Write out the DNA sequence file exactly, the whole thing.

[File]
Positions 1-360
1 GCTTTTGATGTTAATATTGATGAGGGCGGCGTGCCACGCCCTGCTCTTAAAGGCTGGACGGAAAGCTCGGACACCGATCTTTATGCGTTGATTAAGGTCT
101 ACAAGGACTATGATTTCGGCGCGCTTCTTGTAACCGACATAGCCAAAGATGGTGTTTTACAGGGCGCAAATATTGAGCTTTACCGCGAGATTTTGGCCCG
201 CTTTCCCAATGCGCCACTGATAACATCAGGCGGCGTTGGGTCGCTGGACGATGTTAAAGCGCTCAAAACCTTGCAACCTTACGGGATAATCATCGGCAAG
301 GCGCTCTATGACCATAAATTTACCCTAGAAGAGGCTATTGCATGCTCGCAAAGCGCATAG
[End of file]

Positions 1-360
1 GCTTTTGATGTTAATATTGATGAGGGCGGCGTGCCACGCCCTGCTCTTAAAGGCTGGACGGAAAGCTCGGACACCGATCTTTATGCGTTGATTAAGGTCT
101 ACAAGGACTATGATTTCGGCGCGCTTCTTGTAACCGACATAGCCAAAGATGGTGTTTTACAGGGCGCAAATATTGAGCTTTACCGCGAGATTTTGGCCCG
201 CTTTCCCAATGCGCCACTGATAACATCAGGCGGCGTTGGGTCGCTGGACGATGTTAAAGCGCTCAAAACCTTGCAACCTTACGGGATAATCATCGGCAAG
301 GCGCTCTATGACCATAAATTTACCCTAGAAGAGGCTATTGCATGCTCGCAAAGCGCATAG